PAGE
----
Many of us - most of us? - sympathize with feeling uncomfortable in our bodies. It's so common. I've felt it too. But your condition right now is preventing you from living your life. You can't engage in your normal activities, you can't move about freely, and you can't get your mind off of this. And apparently you can't even eat! This is not OK. This is not healthy. I'm actually flabbergasted that people aren't pointing out the degree to which your choices and behavior indicate a serious problem. A dear friend of mine has had her life endangered multiple times by an eating disorder and I've been *right there* with her in the hospital to see just how awful it can be. Please take care of yourself. Get help. This is not normal. I'm so worried about you and I don't want you to suffer the way I've seen my friend suffer. Think of the people who love you - they don't want you to suffer either, and they love you the way you are NOW. Try to imagine what it would feel like to actually have that attitude about yourself. It would be radical.

And, in case a real world check helps you out: I am 5'2" (barely) and I weigh 117 and I am not overweight. And neither are you.
posted by Cygnet at 9:18 AM on July 26 [7 favorites]


Historically, my father has always been super critical of fat females and is horrified by me now. He's embarrassed and ashamed, but I see him maybe once every two months.

Hey, look, it's a major ED risk factor!

I mean, I'm bringing this up for a reason. I've had my ED tendencies mostly under control since my early 20s, but in my 30s it's been getting bad again, especially because I did actually gain some weight--much more than yours, I feel the need to add, even though that's stupid, you see how it goes--MY WEIGHT GAIN IS TOTALLY LEGITIMATE TO ANGST ABOUT, YOURS IS FINE. Brains are stupid. Mine has also been long helped along by a hyper-critical parent. Your brain is not to be trusted about this because it has been long contaminated by toxic people. Get off Facebook. Inform your dad that you will be ending any conversation where he brings up your weight immediately. Get rid of those outside influences until you have some inner balance. That doesn't mean don't socialize. That means don't socialize on Facebook. Everybody's lives will make you feel awful if you only see them on Facebook.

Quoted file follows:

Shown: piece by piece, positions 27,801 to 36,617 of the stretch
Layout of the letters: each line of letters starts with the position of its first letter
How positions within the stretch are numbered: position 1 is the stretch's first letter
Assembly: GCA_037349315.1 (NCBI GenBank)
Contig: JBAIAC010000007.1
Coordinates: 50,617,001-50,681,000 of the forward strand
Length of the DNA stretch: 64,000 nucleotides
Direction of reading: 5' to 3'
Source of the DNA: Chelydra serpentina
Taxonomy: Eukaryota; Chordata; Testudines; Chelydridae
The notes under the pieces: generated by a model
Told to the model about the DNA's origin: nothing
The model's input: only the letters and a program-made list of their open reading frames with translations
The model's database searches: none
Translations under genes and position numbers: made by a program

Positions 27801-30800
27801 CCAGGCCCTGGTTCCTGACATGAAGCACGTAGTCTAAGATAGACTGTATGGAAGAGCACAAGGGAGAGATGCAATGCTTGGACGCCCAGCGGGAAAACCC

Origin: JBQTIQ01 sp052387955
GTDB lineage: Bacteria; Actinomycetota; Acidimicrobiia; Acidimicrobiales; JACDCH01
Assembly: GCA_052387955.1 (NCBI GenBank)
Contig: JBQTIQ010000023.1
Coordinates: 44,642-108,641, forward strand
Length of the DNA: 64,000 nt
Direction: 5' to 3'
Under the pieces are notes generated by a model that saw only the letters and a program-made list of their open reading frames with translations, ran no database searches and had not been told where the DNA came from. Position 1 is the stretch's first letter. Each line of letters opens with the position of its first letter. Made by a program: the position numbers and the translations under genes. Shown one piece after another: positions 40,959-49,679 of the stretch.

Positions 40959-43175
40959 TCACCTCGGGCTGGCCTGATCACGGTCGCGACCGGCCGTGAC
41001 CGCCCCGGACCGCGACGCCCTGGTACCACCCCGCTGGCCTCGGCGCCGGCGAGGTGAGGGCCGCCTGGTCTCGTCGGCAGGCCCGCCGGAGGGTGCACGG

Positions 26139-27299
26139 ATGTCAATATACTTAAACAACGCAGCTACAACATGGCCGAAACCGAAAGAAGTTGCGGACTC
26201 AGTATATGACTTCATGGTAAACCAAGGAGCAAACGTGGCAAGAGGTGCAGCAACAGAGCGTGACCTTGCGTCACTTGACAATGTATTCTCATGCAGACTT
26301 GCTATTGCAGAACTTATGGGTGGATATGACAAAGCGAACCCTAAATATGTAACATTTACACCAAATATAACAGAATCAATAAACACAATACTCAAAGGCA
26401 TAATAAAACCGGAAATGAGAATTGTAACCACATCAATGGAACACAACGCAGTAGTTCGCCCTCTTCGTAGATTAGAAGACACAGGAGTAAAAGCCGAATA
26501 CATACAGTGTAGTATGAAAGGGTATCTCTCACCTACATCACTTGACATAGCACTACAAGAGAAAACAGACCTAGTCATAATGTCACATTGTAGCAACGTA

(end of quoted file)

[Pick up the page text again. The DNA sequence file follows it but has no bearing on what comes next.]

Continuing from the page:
However, that doesn't mean that your running goals are bad:

How can I get my running mojo back? I can't stand feeling my belly flopping to the point that I stop running. I've never before had a belly.

I am 5'8" and over 200 and I am able to jog comfortably, not because I'm okay with the belly bounce, but because I have specifically bought running clothes that fit in such a way as to hold things in place. I haven't done it myself, but I know one person recommended to me when I started that I look into whether I could tolerate jogging in Spanx. It wasn't my cup of tea, but although it's kind of hot, it was mostly that a snug-fitting pair of leggings helped me about as much and was cheaper. You wouldn't run without the right bra, it's totally okay to also be wearing other clothing to minimize bounce while you're going, even when having a belly is a totally okay thing to have. Breasts are also totally okay to have, still massively uncomfortable when bouncing!

And, yes, in general: shop for the body you have this moment, not the body you want to have in a year. Shop for that body in a year. Gear up properly for the body you've got right now and you can enjoy yourself again. If I can, you can.

(That 200+ thing? That is why not to do extended fasting. Since college, I'm convinced my body now knows how to turn inhaled nitrogen into fat reserves. It WILL wreck you.)
posted by Sequence at 9:27 AM on July 26 [2 favorites]


You need to go buy two or three outfits that fit really well and look great. I kept just buying cheap, crappy, temporary clothes when I was trying to lose my baby weight, because I didn't plan on wearing them for long; as a result, I felt shitty and ugly and I didn't want to deal with my body because I felt shitty and ugly. Finally I gave in and said, "This weight isn't going anywhere" and bought myself a professional outfit I felt GREAT in, and some casual clothes that looked really cute for hanging out with my friends. And then because I felt GOOD about myself and was not constantly being reminded I was schlubby and gross by my clothing, it was a lot easier to start doing things to take care of my body, and it helped a LOT with weight-related self-esteem.